Chevron Corp. v. Berlinger and the Future of the Journalists' Privilege for Documentary Filmmakers
The documentary film Crude, directed by award-winning filmmaker Joseph Berlinger, tells the story of a class action lawsuit brought by thousands of Ecuadorians against the oil company Chevron, alleging that the company’s systematic contamination of a portion of the Amazon jungle increased the rates of cancer, leukemia, birth defects, and other health problems for the indigenous people of the region. Berlinger and his crew spent three years filming but captured only a small portion of the ongoing fight between the Ecuadorians and Chevron. By the time Berlinger’s cameras arrived, the legal battle was already a dozen years old, and a title screen at the end of Crude predicts that the litigation could last another decade. The film premiered at the 2009 Sundance Film Festival and went on to earn dozens of nominations and awards from film festival juries and critics’ organizations around the world.
In 2010, Chevron and, separately, two of Chevron’s lawyers who were facing criminal charges in Ecuador for falsifying documents, moved to subpoena nearly six-hundred hours of raw footage, or “outtakes,” that Berlinger did not include in the completed film. Chevron sought to prove that the plaintiffs’ lawyers exerted improper influence over judges and experts involved in the proceedings in Ecuador through ex parte communications, and it argued that Berlinger’s footage contained evidence of this misconduct. Berlinger attempted to quash the subpoenas on the ground that he was protected by the journalists’ privilege.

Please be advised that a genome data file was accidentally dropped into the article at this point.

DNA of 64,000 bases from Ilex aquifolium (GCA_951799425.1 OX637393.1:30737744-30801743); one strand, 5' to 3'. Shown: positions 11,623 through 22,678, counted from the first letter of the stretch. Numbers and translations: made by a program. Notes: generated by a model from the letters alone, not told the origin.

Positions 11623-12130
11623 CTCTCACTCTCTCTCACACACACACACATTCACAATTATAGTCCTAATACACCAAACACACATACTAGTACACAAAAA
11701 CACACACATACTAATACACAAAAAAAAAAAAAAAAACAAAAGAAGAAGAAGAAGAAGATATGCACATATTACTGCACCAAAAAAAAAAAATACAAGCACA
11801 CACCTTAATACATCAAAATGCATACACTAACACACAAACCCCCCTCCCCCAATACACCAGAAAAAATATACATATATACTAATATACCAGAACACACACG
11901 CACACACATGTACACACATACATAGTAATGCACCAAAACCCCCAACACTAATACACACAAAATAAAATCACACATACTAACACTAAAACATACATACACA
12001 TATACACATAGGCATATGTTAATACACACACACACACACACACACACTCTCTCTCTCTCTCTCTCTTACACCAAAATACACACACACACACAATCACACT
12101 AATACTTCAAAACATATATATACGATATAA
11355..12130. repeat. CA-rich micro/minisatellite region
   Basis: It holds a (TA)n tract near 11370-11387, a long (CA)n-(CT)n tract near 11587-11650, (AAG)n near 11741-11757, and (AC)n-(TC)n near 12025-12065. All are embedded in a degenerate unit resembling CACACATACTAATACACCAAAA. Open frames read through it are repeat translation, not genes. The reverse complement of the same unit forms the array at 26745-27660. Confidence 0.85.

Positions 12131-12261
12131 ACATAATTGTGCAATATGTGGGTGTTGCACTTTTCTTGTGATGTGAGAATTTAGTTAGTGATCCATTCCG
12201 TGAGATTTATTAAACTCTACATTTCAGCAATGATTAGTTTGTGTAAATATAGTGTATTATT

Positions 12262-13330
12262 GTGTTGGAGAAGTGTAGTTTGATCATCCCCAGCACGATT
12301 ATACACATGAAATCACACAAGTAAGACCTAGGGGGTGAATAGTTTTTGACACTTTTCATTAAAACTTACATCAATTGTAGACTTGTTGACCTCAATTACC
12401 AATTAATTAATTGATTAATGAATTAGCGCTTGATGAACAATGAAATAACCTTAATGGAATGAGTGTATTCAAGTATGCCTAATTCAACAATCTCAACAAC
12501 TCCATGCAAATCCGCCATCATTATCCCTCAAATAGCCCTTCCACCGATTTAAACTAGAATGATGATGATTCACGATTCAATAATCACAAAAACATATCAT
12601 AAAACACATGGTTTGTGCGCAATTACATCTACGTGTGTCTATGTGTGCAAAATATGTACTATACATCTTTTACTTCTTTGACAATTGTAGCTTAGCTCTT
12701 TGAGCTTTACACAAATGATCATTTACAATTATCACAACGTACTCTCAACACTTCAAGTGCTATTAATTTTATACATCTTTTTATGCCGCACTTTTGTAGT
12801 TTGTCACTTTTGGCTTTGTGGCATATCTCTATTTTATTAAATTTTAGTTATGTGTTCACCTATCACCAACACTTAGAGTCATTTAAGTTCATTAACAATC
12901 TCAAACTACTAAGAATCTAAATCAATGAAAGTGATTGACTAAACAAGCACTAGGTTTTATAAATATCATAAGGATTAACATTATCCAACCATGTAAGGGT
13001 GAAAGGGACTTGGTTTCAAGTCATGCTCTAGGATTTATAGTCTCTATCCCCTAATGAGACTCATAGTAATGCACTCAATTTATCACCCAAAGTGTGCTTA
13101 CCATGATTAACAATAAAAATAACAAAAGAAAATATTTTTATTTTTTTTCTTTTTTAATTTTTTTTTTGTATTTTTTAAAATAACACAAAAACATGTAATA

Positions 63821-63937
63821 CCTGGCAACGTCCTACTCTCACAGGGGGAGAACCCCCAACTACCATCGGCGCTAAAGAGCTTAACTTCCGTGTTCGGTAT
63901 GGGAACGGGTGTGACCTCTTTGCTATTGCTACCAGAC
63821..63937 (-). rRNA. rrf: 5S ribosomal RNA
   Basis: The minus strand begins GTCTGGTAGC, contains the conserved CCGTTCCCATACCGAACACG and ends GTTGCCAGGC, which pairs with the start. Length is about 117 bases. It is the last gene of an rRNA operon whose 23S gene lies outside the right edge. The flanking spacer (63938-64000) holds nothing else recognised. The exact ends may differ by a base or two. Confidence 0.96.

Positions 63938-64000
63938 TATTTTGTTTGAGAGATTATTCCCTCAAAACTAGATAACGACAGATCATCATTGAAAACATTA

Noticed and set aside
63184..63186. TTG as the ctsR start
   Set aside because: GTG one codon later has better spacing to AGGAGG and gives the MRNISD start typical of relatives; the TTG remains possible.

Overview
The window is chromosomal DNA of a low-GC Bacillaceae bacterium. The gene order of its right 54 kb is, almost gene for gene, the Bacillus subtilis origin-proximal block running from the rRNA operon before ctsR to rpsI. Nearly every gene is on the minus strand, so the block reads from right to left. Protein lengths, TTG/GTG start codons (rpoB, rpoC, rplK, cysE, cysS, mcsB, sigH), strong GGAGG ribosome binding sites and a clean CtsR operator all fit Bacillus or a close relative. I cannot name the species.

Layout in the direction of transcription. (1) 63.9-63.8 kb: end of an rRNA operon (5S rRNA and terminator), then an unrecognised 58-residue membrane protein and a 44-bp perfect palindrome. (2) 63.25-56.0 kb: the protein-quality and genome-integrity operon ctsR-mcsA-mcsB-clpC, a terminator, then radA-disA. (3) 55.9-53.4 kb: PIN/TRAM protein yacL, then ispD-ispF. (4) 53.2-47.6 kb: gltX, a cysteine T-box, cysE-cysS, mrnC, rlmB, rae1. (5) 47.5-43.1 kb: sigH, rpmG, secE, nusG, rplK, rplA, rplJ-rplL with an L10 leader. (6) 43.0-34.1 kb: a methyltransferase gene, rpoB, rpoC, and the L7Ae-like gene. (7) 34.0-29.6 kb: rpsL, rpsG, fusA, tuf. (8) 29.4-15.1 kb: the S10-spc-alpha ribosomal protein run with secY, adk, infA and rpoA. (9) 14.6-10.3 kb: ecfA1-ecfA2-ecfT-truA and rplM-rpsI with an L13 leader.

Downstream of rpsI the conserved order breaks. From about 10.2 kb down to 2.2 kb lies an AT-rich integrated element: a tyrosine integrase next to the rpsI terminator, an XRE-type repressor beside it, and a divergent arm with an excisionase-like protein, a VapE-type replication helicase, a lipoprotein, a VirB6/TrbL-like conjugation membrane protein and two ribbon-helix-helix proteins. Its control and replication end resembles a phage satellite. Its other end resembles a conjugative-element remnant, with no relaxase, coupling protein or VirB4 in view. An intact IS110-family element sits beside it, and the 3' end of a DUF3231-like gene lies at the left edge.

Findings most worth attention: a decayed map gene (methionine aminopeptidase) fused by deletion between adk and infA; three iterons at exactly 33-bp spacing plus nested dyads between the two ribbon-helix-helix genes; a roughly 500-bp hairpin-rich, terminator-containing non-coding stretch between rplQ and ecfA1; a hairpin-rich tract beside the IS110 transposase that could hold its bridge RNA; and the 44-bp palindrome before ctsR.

The district court ordered Berlinger to turn over all of his outtakes—the largest mandate to turn over outtakes ever ordered by a U.S. court. In doing so, the court revealed its misunderstanding of outtakes and how they should be treated under the existing journalists’ privilege doctrine. The Second Circuit’s standard for obtaining nonconfidential material from journalists, set forth in Gonzales v. NBC, requires petitioners to prove that the material sought is “of likely relevance to a significant issue in the case” and “not reasonably obtainable from other available sources.” The district court in the Berlinger litigation, after assuming that this qualified privilege applies to independent documentary filmmakers, narrowed the protection of journalistic work product by collapsing the two-pronged Gonzales test into a general standard of “likely relevance” for outtakes, and lowered the bar for what constitutes relevance. The Second Circuit narrowed but nonetheless affirmed the order. The Second Circuit further ruled that because Berlinger appeared to be subject to the influence of his filmmaking subjects, he lacked the editorial independence necessary to qualify for the journalists’ privilege.